Man in the Middle
Forty years ago this spring, Julian Nava '51, the first Latino elected to the Los Angeles School
Board, found himself in a precarious spot after thousands of students walked off East L.A. campuses
in the Chicano blowouts.
By Michael Balchunas
“Viva la Revolución!”
—A student protester’s sign during the East Los
Angeles school walkouts in March 1968.
“Most of the Mexican-Americans have never had it so good. … I say disregard all these self-appointed ‘minority leaders.’”
—A teacher’s opinion printed in the faculty newsletter
at East L.A.’s Lincoln High School during that time.
“The middle is the worst possible position to be in.”
—Julian Nava ’51, the first Mexican American elected to the Los Angeles
school board, as quoted in the Los Angeles Times, March 17, 1968.
The students blew out of Woodrow Wilson High School in East L.A. on Friday, March 1, 1968. They made history by mistake. The original plan was for youths at several other East L.A. schools to bluff a multi-school, Latino-led walkout in May, to pressure school officials for educational reforms just before final exams. But rumors of a spring walkout had leaked, and the Eastside schools had become as vulnerable to ignition as the dry brown hills around them. Then the principal at Wilson angered some students by banning a play.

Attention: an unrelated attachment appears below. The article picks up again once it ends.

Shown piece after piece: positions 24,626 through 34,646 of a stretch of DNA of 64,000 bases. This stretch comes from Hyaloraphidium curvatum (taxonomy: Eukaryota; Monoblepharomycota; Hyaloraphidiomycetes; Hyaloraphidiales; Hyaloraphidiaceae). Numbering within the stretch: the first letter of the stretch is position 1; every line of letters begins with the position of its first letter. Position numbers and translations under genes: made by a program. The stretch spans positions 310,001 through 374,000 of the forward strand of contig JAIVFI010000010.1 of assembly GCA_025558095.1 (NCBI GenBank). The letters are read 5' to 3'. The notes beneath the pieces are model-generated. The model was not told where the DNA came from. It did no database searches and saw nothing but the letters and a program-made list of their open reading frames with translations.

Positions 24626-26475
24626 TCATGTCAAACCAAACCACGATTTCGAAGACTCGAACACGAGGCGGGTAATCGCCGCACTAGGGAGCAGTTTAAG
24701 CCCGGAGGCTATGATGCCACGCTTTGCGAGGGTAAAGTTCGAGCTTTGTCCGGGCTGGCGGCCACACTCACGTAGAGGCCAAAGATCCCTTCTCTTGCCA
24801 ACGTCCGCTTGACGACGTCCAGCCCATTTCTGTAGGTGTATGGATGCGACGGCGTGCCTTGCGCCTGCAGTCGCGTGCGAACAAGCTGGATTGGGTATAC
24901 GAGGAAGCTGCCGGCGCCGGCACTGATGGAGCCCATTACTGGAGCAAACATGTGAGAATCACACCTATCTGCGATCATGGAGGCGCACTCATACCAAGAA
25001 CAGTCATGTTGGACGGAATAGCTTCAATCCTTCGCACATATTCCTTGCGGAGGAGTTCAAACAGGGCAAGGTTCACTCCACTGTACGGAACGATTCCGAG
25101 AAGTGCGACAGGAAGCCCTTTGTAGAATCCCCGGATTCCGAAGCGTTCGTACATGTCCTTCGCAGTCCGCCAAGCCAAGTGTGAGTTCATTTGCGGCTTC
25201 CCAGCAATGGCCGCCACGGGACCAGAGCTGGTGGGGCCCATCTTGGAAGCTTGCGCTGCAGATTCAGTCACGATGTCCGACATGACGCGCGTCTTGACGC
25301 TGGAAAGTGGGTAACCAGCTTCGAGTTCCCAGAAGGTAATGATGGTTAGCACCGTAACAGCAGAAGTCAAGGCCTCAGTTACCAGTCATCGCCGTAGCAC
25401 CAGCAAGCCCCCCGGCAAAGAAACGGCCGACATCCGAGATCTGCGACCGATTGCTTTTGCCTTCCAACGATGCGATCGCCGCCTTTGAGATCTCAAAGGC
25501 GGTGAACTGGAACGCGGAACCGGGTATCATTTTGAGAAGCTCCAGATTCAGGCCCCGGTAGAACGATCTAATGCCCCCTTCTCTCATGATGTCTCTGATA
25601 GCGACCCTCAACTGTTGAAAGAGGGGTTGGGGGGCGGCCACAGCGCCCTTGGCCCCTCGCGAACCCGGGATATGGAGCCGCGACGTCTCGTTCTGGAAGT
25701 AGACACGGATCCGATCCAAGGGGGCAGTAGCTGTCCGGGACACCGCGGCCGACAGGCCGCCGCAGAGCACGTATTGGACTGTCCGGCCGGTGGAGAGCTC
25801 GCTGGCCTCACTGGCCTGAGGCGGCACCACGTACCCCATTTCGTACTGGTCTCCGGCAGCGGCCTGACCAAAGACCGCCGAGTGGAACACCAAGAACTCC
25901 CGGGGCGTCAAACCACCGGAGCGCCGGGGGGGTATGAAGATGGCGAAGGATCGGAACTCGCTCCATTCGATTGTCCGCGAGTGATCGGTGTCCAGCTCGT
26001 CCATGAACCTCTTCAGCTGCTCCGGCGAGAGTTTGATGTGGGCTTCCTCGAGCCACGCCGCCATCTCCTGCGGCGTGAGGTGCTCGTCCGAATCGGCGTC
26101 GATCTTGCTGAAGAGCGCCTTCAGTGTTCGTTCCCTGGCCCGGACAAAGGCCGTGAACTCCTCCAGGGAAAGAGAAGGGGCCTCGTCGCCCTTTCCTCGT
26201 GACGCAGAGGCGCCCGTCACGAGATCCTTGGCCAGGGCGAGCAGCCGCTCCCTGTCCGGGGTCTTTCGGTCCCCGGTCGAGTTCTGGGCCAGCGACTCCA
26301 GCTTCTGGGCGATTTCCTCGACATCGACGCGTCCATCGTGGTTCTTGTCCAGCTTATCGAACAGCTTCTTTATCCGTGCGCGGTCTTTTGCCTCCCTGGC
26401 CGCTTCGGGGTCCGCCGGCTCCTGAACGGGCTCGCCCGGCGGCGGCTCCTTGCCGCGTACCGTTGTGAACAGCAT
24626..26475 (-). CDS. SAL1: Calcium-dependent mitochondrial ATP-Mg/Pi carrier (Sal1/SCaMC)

“The walkout spread like a brush fire,” says Julian Nava ’51. “I doubt that the extent of it was conceived at the outset.”
In the next few days, students at John A. Garfield, Abraham Lincoln, Theodore Roosevelt, and Belmont high schools, all with heavy Latino enrollments in East L.A., headed for the exits to protest educational inequities. Students at Thomas Jefferson High in southeast Los Angeles, where the student body was predominantly African American, also walked out. The protests spread to about 15 other schools across the Los Angeles Unified School District. About 22,000 students, a staggering figure at the time, eventually boycotted classes.